Calm as Guinea Bissau awaits poll results

The essentials: Bissau-Guineans voted on Sunday in a peaceful presidential ballot. The country remains calm for election results on November 28th. The forerunners are incumbent President Jose Mario Vaz, who seeks a second 5-year term and Domingos Simoes Pereira.

The context: Guinea Bissau has endured political upheaval for the past 5 years. Power struggles within the ruling African Party for the Independence of Guinea and Cape Verde have centred the disbursement of foreign aid in the country and led to the expulsion of President Mario Vaz, the country’s first democratically elected president. Tension has also built around the country’s role as a drug-trafficking hub from Latin America to Europe.

President Vaz, now running as an independent, faces stiff competition from 12 other contestants, two of whom he fired as prime ministers. His supporters are mostly cashew nut farmers - nut is the country’s main export and Vaz remains popular for raising nut prices. But young Bissau-Guineans who make up two-thirds of the population are not likely to vote for him. His tenure, which officially ended on June 23rd, has been marred by allegations of corruption and instability, including the sacking of high-level officials like then-Prime Minister Domingos Simoes Pereira who is now the main contender.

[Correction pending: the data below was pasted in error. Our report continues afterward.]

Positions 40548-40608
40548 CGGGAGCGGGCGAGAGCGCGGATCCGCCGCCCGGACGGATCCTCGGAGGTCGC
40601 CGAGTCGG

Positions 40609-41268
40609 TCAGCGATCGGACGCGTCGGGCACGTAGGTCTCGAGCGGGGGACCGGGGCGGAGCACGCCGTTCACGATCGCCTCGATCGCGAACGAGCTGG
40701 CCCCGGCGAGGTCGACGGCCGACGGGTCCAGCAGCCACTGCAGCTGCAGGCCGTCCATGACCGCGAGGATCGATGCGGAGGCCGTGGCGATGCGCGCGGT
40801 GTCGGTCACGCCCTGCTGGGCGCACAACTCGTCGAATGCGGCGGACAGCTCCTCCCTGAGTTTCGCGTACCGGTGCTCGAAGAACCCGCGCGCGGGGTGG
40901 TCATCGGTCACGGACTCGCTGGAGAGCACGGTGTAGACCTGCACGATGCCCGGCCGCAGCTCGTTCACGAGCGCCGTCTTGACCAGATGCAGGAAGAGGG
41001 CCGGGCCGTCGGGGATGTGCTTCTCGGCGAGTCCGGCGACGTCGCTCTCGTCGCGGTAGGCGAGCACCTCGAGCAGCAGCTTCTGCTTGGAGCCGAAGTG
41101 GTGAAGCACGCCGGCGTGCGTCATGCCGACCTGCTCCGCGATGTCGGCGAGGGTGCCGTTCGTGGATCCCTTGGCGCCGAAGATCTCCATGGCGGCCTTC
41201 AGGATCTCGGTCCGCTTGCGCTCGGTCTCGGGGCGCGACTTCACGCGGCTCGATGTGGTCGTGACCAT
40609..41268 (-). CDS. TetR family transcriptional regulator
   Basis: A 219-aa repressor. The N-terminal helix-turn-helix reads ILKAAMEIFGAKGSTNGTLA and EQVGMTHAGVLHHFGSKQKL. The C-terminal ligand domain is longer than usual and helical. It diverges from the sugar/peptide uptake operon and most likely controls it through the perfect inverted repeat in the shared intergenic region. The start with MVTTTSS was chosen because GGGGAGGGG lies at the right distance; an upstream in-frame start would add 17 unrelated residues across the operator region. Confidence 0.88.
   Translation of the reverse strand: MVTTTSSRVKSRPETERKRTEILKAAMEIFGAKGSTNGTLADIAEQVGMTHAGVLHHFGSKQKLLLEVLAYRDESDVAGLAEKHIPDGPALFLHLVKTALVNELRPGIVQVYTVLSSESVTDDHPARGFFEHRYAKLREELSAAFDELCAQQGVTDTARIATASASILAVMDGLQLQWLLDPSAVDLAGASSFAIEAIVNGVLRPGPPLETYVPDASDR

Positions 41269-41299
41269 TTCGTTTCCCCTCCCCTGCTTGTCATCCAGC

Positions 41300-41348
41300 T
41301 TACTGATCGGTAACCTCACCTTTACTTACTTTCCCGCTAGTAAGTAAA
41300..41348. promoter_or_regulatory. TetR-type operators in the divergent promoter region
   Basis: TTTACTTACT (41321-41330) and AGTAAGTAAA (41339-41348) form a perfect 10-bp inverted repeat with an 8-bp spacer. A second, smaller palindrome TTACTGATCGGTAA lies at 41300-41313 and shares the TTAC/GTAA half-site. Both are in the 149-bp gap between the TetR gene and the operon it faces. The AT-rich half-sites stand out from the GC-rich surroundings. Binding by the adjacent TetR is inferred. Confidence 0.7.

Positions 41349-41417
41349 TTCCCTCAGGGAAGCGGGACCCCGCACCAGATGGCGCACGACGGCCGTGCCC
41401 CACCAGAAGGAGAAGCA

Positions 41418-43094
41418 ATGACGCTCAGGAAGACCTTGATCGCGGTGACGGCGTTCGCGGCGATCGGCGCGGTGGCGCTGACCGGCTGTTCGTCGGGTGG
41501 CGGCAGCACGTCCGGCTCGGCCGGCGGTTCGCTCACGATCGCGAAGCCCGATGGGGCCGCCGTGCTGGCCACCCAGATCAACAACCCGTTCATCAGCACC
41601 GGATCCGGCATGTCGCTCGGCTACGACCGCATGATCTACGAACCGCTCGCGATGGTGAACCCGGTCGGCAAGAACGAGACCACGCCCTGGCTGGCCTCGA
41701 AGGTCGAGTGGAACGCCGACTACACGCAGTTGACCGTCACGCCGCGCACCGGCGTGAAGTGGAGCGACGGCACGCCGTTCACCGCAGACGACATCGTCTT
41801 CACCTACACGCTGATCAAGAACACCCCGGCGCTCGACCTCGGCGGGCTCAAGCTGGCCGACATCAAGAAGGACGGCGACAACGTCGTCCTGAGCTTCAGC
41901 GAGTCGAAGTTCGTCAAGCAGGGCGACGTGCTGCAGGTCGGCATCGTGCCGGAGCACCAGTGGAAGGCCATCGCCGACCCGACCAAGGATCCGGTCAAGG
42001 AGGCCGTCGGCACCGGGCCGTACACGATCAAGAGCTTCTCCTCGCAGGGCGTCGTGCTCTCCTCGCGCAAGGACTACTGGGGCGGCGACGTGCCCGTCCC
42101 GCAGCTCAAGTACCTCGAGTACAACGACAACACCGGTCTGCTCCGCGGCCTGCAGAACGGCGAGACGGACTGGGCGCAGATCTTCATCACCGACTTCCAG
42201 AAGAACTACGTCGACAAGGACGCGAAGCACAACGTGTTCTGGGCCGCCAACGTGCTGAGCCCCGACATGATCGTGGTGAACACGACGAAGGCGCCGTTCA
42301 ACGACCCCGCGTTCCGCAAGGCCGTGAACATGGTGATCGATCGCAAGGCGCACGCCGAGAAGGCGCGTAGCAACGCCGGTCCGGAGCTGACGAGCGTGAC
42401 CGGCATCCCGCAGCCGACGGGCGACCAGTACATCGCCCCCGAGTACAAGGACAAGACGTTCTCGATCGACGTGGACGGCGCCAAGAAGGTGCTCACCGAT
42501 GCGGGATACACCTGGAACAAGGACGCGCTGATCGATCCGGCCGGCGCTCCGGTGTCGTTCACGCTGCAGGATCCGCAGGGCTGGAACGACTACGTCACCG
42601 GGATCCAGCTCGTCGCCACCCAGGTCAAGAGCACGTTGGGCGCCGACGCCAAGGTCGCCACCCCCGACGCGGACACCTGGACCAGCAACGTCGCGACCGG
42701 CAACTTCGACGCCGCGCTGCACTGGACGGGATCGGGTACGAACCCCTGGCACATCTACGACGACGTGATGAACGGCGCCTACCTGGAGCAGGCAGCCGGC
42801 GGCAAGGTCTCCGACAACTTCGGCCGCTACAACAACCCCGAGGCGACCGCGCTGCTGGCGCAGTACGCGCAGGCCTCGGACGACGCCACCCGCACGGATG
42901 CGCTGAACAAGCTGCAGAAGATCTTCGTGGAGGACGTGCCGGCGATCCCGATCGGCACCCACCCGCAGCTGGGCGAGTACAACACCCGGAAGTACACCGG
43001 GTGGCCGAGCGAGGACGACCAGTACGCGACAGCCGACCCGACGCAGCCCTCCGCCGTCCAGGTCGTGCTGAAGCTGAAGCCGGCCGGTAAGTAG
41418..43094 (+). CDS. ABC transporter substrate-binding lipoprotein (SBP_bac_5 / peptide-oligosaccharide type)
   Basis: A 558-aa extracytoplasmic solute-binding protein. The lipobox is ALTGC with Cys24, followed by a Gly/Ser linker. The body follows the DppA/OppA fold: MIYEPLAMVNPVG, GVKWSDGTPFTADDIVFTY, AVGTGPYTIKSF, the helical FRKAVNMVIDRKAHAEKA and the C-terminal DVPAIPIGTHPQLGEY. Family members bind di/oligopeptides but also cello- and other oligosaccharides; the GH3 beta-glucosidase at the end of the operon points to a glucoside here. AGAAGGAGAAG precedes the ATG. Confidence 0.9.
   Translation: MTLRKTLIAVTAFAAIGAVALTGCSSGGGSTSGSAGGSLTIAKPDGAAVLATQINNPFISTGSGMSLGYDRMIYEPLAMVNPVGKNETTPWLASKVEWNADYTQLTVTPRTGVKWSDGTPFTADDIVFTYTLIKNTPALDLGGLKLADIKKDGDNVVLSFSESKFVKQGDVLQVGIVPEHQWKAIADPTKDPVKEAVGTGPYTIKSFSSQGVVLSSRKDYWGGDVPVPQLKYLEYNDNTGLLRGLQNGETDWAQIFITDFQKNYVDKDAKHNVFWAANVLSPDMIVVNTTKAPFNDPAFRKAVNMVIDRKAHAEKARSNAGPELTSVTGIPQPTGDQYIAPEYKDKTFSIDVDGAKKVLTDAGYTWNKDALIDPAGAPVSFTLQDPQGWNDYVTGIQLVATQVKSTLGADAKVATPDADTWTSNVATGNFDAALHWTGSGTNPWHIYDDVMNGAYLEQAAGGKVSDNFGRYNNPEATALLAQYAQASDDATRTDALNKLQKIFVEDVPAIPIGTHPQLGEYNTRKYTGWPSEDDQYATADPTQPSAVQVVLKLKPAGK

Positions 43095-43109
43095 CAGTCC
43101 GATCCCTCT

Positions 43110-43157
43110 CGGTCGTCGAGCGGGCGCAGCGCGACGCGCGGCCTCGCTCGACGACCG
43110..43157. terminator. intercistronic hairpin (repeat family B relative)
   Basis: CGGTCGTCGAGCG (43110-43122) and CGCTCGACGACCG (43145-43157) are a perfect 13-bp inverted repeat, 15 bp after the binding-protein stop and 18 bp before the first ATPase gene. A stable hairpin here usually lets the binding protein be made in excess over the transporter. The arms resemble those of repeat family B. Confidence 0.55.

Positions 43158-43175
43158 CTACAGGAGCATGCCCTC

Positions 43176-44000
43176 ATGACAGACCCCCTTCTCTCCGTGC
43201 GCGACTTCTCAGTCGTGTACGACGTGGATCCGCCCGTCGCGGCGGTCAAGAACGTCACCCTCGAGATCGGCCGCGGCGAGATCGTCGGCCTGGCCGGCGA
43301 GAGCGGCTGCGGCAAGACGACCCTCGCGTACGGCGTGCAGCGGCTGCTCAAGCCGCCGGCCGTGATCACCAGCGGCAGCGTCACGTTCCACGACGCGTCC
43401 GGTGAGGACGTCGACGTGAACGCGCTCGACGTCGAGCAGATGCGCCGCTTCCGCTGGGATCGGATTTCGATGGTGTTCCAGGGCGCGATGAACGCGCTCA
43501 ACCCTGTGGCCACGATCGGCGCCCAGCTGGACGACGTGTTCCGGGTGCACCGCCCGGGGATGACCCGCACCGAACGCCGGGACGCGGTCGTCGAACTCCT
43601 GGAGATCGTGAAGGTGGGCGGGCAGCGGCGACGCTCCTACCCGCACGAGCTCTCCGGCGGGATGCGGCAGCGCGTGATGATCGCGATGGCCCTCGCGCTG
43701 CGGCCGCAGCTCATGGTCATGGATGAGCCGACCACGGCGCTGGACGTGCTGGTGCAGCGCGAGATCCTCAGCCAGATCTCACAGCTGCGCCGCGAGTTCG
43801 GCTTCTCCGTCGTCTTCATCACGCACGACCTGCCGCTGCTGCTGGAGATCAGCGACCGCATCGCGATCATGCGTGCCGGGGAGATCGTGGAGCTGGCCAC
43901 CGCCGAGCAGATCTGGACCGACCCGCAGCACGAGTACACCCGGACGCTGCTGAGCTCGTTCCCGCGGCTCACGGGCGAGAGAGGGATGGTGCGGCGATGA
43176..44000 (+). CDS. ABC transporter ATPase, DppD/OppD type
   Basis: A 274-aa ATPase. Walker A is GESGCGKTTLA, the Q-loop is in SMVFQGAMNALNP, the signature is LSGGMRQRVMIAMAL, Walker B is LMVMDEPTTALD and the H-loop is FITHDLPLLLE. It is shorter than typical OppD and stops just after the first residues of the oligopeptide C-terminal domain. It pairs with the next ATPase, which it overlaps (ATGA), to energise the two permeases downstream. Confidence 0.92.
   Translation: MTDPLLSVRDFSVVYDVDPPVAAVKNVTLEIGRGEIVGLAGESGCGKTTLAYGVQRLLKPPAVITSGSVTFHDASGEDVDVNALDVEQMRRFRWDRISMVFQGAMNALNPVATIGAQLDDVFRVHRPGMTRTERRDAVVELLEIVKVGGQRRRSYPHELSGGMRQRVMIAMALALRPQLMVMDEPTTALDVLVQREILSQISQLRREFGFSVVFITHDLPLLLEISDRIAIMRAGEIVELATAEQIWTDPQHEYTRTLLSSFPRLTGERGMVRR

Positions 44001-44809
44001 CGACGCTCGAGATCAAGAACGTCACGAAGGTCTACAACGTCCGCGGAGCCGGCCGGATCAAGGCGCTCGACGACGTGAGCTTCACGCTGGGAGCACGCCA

Whatever the outcome, these elections are significant for the country of less than 2 million that has been wracked by 4 successful, and many more attempted coups since it declared independence from Portugal in 1974. President Vas is the first-ever president to successfully complete his tenure since a multi-party system was introduced in 1994.

The good: The calm with which the elections have held so far is commendable. Not because African countries are incapable of holding non-violent elections, but because there were pre-election protests that turned violent with at least one person dead. There are reports of scuffles in some parts, but the polls have been largely peaceful.

It should be noted that ECOWAS stepped up to monitor the elections. Some 6,500 security forces plus a backup of forces from Togo all worked together to create a safe space for some 760,000 voters.

The bad: Whoever inherits the presidency will have to deal with the increasingly alarming cases of drug trafficking through Guinea Bissau. An alarming amount of drugs were discovered in September, a case made even more interesting because politicians were implicated in it, proving that authorities may already be too late to catch up.

The future: Bissau-Guineans look forward to a new tenure free of political tensions. If there is no clear winner announced by the Comissão Nacional de Eleições on November 28th, runoff elections will hold on December 29th. Vaz promised to respect the results, but his team is already accusing the electoral body of fraud.